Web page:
Egypt selects World Bank advisory IFC as strategic IPO consultant

30 June 2023 2 min. read

Egypt has announced a five-year partnership with the International Finance Corporation (IFC), a global financial advisory group and member of the World Bank Group.

The IFC – which offers advisory, investments, and loans to developing countries in order to foster economic growth – will act as a strategic advisor to Egypt under the new deal.

The IFC will offer technical assistance to support the government’s privatization program. This includes helping to restructure selected companies that will be part of the initial public offerings (IPOs). The aim is to make these companies more appealing to potential investors.

Egypt selects World Bank advisory IFC as strategic IPO consultant

The agreement was announced by the country’s prime minister in a televised conference on 18 June. Signing off on the contract were IFC managing director Makhtar Diop and Egypt's Minister of International Co-operation Rania Al Mashat.

“The choice of the IFC as the government's strategic consultant for the IPOs allows the use of its accumulated expertise in empowering the private sector in emerging markets,” said Egyptian Prime Minister Mostafa Madbouly.

The partnership is an important step in the Egyptian government’s IPO roadmap, in which it will try to sell off shares of 32 state-owned enterprises. In January, Cairo presented the plan as a move to boost the economy. Investors have shown limited interest, however, because of uncertainty about the exchange rate of the Egyptian pound.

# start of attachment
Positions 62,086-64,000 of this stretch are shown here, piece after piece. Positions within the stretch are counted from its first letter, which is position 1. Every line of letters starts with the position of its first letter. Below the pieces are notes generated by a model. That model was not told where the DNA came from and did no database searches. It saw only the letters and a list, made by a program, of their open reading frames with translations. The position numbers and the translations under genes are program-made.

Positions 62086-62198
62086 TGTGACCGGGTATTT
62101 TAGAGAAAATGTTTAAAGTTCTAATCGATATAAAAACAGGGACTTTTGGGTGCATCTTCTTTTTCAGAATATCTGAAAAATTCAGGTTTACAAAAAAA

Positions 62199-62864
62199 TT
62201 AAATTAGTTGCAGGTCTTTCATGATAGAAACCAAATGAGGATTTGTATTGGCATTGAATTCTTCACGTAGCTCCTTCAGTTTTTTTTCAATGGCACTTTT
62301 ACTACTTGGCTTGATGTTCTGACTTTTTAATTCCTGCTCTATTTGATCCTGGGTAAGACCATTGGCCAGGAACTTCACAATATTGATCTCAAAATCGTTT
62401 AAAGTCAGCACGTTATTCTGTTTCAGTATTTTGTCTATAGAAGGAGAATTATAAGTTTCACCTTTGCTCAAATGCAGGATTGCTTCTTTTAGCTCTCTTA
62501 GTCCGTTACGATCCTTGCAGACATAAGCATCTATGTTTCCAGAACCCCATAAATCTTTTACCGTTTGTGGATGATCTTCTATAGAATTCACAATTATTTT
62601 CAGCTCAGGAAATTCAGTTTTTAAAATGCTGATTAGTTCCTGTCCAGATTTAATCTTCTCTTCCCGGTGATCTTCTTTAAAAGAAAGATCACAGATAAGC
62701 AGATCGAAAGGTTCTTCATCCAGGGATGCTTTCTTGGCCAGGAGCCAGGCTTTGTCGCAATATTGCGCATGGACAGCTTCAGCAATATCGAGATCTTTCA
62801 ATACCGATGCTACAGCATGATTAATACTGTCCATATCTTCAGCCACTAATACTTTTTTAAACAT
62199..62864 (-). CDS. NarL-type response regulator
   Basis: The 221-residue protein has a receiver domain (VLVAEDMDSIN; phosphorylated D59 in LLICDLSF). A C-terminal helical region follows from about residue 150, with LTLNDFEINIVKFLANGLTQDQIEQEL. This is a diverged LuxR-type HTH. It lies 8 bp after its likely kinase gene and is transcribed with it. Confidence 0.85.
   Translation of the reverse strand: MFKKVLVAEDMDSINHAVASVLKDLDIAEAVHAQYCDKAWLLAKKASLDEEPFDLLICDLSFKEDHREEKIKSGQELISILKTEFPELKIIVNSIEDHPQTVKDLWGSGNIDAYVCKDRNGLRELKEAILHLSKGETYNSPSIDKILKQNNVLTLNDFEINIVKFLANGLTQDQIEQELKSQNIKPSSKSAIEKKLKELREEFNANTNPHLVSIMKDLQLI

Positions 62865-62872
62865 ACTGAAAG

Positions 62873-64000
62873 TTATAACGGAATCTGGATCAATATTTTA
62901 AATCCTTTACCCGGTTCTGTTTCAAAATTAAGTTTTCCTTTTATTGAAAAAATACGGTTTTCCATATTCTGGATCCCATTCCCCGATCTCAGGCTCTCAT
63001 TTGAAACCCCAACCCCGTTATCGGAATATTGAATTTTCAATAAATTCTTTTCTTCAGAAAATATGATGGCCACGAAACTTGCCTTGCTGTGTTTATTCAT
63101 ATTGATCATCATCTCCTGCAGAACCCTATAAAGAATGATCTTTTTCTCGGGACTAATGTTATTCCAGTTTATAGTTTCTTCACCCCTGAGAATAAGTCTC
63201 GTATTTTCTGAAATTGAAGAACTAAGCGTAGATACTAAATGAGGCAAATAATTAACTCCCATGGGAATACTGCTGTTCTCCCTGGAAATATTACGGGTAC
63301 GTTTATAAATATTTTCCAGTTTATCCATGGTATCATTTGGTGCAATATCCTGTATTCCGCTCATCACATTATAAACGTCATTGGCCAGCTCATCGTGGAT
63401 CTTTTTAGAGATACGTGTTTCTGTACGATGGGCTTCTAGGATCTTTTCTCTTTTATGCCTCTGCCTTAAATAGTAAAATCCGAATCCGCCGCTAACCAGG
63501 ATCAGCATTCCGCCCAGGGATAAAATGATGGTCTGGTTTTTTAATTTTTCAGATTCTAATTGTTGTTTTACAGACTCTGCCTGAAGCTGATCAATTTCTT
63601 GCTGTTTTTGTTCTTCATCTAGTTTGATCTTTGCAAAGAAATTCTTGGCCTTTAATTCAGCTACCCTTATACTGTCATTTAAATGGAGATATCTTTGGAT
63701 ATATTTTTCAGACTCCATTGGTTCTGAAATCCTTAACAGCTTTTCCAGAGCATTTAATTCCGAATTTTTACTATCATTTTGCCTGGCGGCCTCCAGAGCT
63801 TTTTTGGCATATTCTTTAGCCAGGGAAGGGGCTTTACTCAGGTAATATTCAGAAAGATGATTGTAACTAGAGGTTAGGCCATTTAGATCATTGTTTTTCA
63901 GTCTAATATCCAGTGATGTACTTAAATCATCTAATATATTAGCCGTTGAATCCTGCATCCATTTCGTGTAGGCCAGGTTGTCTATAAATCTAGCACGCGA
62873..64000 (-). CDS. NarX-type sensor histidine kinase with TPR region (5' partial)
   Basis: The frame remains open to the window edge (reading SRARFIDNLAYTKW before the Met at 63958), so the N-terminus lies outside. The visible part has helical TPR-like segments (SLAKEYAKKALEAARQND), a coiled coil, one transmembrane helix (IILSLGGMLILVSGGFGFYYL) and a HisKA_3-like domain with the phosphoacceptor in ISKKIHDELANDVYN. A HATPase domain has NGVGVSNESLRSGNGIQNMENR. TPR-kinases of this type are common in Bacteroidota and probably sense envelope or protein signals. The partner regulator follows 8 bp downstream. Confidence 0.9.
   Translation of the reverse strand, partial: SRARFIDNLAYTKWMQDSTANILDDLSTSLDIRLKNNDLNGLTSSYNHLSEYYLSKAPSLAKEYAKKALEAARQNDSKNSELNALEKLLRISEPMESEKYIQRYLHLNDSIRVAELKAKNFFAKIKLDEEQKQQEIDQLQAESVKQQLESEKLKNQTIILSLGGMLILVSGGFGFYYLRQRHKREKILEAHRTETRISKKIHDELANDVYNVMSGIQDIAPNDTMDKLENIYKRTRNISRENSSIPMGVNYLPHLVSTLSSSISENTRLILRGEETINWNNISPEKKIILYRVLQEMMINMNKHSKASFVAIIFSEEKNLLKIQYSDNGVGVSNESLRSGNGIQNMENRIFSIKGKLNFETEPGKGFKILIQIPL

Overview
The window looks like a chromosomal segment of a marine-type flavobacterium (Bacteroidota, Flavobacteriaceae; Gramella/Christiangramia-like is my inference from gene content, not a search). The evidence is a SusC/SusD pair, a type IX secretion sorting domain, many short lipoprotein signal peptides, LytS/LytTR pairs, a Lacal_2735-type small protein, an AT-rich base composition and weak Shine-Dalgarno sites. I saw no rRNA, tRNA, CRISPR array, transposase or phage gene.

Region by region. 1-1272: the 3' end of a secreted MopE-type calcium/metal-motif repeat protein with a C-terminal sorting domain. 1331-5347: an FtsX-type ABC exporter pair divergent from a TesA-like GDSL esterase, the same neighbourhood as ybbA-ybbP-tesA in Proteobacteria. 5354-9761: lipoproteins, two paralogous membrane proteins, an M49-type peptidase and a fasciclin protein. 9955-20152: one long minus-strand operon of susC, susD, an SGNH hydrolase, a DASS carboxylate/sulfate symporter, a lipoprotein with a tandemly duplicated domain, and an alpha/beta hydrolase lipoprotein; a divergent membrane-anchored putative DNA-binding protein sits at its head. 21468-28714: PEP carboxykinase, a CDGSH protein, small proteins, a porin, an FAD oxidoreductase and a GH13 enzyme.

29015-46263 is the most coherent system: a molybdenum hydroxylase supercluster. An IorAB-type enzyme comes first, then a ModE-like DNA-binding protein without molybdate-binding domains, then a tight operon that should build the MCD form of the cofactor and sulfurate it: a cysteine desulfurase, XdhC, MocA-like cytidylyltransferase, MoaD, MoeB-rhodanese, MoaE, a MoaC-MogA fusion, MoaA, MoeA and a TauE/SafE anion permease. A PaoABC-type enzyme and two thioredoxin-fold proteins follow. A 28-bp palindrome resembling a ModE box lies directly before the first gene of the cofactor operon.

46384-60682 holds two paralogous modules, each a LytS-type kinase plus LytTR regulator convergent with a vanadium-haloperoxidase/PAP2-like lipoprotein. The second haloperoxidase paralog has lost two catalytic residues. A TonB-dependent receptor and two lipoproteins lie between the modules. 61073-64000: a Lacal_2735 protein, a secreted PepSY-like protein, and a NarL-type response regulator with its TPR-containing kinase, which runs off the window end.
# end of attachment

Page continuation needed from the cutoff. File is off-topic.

The privatization plan announced in January came very shortly after the International Monetary Fund (IMF) agreed to give Egypt a $3 billion loan to help fix the country’s economy. It is clear that the push to privatize government-owned industries is aimed at meeting the conditions of the IMF, which favors more private sector activity.

Egypt’s economy has been in crisis for years. With high unemployment, rising inflation, a fiscal deficit, a dollar shortage, and a huge shadow economy, the country continues to struggle to find a way forward.

Remittances, money sent from abroad that developing countries often rely on to stimulate local buying and selling, has fallen by 23% in the second half of 2022 in Egypt. The war in Ukraine also badly impacted Egypt, which relied on wheat from Ukraine as well as tourism revenue from both Ukrainian and Russian visitors.

Though the IMF loan could prove to be a lifesaver for Egypt’s troubled economy, experts often criticize the strict conditions and austerity measures that come with such loans, which can exacerbate economic inequality and social hardships in borrowing countries. Additionally, IMF loans can perpetuate a cycle of debt dependency, as countries may become trapped in a pattern of borrowing to repay previous loans, often sinking countries into even worse financial situations.